Welcome to the webpage for Sanctions, support and Service leavers: welfare conditionality and transitions from military to civilian life. This study is investigating the effect of a conditional welfare system in the UK, including the use of sanctions, and how this affects ex-Service personnel and their families.
The research has been funded by the Forces in Mind Trust (FiMT), a £35 million funding scheme run by the FiMT using an endowment awarded by the Big Lottery Fund. It is a major two year project (2017-2019) being undertaken jointly by researchers at the University of Salford and the University of York.
This briefing paper forms the background to a new project funded by the Forces in Mind Trust (FiMT) focusing on the experiences of Service leavers and their families in receipt of mainstream conditional social security benefits. The use of conditional welfare arrangements is now firmly embedded within social security benefit receipt and welfare rights today come with specified responsibilities.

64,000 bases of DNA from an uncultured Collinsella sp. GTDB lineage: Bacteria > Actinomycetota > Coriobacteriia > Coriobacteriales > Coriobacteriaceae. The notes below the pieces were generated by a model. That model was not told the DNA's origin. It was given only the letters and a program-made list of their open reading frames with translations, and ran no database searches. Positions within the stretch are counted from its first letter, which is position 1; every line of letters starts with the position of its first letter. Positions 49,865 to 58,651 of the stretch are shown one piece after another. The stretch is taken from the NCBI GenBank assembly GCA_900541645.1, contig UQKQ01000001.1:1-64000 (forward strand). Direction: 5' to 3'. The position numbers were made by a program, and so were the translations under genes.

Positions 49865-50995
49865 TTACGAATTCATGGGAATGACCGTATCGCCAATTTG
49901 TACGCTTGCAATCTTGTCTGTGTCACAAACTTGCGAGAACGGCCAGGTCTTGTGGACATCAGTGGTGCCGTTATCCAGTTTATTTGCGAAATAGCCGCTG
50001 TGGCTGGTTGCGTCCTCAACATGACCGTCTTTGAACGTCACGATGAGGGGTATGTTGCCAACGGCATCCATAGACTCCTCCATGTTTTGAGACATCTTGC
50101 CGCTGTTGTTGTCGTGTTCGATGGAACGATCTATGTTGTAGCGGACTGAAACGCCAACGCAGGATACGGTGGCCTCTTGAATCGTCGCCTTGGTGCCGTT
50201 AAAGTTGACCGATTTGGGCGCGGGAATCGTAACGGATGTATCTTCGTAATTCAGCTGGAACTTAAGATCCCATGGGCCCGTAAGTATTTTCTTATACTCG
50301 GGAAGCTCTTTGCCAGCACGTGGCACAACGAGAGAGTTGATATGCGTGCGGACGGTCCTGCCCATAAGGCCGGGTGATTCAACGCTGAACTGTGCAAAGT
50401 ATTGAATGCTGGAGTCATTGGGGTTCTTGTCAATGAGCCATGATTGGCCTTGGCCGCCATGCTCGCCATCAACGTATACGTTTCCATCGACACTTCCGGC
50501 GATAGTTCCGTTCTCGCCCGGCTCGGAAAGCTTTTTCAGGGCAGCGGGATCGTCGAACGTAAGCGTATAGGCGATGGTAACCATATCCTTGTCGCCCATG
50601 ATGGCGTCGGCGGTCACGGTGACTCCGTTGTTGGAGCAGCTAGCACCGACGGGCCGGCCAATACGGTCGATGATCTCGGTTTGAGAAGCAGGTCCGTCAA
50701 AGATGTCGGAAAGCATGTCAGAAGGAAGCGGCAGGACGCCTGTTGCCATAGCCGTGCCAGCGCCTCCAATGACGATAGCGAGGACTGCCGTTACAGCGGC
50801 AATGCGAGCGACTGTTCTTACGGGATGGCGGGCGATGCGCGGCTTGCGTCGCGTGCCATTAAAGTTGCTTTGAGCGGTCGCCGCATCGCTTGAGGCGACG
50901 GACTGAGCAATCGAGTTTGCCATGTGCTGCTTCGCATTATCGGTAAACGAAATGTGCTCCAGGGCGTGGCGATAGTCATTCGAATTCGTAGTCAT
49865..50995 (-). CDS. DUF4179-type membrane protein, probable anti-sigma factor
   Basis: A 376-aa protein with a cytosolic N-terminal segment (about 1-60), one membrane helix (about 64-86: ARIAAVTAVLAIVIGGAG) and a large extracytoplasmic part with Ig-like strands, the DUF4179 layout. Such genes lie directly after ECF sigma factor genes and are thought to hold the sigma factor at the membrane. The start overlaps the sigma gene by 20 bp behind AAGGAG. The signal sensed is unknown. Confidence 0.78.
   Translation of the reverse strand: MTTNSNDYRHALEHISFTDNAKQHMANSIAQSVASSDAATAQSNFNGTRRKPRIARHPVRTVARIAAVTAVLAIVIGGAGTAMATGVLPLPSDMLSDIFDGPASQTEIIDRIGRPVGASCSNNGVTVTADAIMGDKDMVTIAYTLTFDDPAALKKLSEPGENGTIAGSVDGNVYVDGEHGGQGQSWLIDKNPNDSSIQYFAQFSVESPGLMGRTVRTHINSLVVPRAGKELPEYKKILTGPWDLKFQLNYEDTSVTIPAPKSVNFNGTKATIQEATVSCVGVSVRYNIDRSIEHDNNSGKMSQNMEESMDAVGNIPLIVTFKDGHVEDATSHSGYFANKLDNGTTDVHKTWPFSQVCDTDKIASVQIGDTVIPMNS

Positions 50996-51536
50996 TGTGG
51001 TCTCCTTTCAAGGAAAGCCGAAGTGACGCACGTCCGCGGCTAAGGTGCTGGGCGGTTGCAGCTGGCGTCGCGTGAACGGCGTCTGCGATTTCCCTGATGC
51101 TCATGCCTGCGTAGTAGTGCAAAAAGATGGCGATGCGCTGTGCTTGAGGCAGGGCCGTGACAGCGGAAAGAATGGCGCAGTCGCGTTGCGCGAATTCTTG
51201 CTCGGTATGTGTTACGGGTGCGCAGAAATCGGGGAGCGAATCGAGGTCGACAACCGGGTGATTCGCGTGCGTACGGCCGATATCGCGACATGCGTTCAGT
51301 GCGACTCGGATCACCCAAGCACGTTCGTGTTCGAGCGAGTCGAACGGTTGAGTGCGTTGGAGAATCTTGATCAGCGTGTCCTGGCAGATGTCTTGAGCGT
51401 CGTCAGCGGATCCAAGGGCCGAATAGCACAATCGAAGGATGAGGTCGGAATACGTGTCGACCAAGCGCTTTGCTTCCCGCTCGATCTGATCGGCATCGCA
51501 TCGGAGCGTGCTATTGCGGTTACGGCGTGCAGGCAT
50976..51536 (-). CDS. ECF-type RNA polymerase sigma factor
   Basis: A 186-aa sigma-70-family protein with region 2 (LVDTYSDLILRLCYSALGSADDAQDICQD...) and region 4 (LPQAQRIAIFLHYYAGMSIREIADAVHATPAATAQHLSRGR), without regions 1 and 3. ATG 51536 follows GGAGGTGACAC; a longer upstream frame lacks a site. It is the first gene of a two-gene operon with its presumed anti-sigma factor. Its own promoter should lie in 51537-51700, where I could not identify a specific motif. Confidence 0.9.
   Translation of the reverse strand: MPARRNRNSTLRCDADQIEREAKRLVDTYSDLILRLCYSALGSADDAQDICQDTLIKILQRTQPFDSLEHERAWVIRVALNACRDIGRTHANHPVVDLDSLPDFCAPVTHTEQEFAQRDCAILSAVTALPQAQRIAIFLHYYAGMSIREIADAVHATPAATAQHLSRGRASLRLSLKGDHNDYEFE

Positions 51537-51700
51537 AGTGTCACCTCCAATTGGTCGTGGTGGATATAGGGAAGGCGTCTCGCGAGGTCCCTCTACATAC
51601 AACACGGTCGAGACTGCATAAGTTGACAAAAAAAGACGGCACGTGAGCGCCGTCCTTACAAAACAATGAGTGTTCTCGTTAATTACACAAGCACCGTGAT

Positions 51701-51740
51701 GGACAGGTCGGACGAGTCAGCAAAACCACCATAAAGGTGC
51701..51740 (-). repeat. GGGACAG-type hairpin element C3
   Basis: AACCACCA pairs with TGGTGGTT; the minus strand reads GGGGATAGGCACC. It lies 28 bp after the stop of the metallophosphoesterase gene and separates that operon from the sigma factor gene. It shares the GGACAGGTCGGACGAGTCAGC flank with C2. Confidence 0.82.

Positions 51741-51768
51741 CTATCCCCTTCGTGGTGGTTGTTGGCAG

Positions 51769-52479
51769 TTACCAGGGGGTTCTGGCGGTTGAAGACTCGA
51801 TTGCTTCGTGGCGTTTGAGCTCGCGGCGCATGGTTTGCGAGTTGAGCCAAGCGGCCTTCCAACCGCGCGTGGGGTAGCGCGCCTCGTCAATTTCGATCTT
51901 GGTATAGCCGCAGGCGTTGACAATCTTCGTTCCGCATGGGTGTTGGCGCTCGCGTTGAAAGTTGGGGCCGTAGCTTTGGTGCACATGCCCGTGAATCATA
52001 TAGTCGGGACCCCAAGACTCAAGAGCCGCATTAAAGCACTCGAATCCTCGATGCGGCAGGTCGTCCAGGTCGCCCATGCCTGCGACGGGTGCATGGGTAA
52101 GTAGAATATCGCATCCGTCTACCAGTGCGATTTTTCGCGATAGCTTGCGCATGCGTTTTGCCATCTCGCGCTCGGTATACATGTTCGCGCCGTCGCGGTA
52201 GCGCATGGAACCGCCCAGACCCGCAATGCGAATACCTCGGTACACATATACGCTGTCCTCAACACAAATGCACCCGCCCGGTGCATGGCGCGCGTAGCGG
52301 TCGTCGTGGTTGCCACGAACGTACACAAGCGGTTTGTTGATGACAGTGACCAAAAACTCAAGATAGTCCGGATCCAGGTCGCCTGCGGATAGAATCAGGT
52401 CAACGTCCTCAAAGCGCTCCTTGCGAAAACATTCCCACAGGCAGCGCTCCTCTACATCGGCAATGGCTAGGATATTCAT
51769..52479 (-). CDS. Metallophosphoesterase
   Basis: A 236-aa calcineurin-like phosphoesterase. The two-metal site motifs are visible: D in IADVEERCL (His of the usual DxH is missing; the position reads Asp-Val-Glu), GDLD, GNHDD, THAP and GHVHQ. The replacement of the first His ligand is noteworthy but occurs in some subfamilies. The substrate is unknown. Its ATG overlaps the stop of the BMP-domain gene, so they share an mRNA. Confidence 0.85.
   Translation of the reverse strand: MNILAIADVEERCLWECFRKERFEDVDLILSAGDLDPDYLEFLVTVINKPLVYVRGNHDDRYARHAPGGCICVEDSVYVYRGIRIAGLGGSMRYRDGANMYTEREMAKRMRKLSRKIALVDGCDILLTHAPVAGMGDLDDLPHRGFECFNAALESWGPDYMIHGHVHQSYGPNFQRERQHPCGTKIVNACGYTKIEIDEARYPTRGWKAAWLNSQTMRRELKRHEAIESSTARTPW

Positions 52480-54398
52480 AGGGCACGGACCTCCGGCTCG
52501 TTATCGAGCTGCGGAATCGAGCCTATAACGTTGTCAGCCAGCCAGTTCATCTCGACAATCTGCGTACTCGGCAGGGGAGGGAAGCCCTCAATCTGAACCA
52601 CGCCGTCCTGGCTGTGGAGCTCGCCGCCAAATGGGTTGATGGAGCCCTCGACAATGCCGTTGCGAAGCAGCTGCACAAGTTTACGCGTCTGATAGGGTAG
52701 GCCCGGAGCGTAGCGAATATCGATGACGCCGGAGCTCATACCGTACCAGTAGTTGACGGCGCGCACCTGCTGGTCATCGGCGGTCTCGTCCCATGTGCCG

No specific government welfare-to-work programme exists for Armed Forces Service leavers; however, as part of the Armed Forces Covenant specific exemptions and easements are made in relation to Service leavers and their families who are seeking to claim social security benefits. Despite this, little is currently known of how Service leavers experience moving through the mainstream benefit system.
A grant of a £171,995 has been awarded to the University of Salford, working with the University of York on a two-year project, to examine what impact interaction with the benefit system has on the transition of military personnel to civilian life, thanks to support from the Forces in Mind Trust (FiMT). The project will link with our own WelCond research.
The two-year study, called Sanctions, support and Service leavers: welfare conditionality and transitions from military to civilian life, will investigate the effect of a conditional welfare system in the UK, including the use of sanctions, and how this affects ex-Service personnel and their families. Around 17,000 men and women leave the British Armed Forces every year, and while most are able to easily move into civilian life, there are some who experience problems such as mental health issues, physical disabilities following service, drug and alcohol misuse and financial hardship. Read More